HISTORY OF PEARLS

Pearls are amongst the oldest and most universal of all gems. They are the oldest jewels know to man, and the only gem made by a living animal. The oldest surviving pearl necklace is nearly 2000 years old and was found in the sarcophagus of a Persian Princess. In many countries pearls were worn as a declaration of wealth and power, and also used as a talisman to bring good fortune, to ward off evil spirits and to cure illnesses. Pearls were symbolic of purity, chastity and feminine charm.

Pearls were worn in civilised Middle East and Asian societies as early as 3500 BC., and continued to grow in popularity during Roman times when pearl fever reached its peak. A pearl earring reportedly paid for one Roman general's political campaign, and Roman women were richly covered in pearls. Pearls found a place in Julius Caesar's heart, and Cleopatra dissolved a pearl in wine and drank it to prove her love to Marc Antonius.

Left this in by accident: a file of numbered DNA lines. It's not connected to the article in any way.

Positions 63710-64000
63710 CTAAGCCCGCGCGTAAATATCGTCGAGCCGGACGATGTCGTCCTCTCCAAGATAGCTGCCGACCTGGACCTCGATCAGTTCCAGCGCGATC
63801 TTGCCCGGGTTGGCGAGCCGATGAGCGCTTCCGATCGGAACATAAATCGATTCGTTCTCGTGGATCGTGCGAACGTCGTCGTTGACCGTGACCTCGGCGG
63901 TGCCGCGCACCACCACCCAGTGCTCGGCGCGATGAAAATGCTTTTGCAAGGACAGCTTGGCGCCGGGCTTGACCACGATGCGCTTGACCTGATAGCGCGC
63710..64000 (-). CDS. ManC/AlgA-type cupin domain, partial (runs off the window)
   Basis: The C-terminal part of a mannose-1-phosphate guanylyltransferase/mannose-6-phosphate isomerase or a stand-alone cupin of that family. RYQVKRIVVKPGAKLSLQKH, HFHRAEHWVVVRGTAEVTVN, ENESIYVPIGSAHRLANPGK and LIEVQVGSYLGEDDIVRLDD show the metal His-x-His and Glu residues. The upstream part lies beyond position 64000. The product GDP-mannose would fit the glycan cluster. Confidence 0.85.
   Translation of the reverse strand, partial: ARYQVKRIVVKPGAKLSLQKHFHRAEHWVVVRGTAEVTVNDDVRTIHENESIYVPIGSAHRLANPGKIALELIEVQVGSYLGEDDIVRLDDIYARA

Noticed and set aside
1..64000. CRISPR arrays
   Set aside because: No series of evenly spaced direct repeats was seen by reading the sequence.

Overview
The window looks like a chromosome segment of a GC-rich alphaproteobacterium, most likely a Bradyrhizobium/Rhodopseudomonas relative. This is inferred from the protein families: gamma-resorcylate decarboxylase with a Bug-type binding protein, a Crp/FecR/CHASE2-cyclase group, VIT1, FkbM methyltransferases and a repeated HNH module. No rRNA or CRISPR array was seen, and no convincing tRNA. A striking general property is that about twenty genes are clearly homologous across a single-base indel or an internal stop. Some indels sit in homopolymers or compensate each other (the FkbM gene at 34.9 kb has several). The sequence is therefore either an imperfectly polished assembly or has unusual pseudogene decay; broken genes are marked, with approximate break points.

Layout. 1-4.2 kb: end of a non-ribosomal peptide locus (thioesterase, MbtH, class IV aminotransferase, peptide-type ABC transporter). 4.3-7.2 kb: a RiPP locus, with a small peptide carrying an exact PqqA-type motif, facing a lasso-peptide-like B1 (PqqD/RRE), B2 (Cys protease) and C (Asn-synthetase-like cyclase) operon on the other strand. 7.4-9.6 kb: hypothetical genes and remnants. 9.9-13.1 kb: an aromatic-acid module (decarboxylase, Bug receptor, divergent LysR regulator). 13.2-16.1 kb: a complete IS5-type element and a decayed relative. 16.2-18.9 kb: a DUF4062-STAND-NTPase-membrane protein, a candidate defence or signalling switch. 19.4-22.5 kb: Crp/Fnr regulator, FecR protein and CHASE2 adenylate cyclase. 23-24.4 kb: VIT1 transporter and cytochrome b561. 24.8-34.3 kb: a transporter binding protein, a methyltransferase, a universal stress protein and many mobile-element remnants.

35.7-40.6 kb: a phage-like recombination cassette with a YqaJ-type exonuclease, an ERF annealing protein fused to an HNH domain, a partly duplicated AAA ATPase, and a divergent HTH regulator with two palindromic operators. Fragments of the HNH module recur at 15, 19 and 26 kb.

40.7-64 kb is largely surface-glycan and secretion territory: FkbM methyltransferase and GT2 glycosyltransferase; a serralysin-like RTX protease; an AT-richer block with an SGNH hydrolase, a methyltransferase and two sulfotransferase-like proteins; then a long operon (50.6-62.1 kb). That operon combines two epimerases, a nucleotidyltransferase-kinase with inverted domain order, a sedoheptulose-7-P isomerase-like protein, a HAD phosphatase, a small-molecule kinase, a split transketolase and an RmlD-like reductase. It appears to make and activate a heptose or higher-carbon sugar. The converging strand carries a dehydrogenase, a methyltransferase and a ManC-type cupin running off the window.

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The dawn of the Christian era saw the continued popularity of pearls. The bible refers to pearls several times, and the value still placed on the gem. Following the sacking of Rome, Constantinople became the most important centre of wealth and, indeed, pearls because of its strategic position between the source and the consumers. Pearls continued to be featured in jewellery and clothes as well as art.

The early 1700s saw a decline in the demand for pearls. The discovery of diamonds in Brazil made diamonds for the first time more affordable and demand soared. Pearl supplies from traditional sources became unsteady, and cheap imitations appeared on the markets. All these factors led to a decline in the demand for pearls.

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The late 1700s saw a reversal in fortunes. Good harvests from several established pearl sources and the discovery of new ones gave the pearl industry a much needed boost.

The early 1900s saw trade affected by a supply shortage and the appearance of cultured pearls on the market. Cultured pearls were not accepted immediately, it took several years for consumers and the industry to accept this new kind of pearl.

Since then, cultured pearls have replaced natural pearls and now many different countries participate in the cultured pearl industry.

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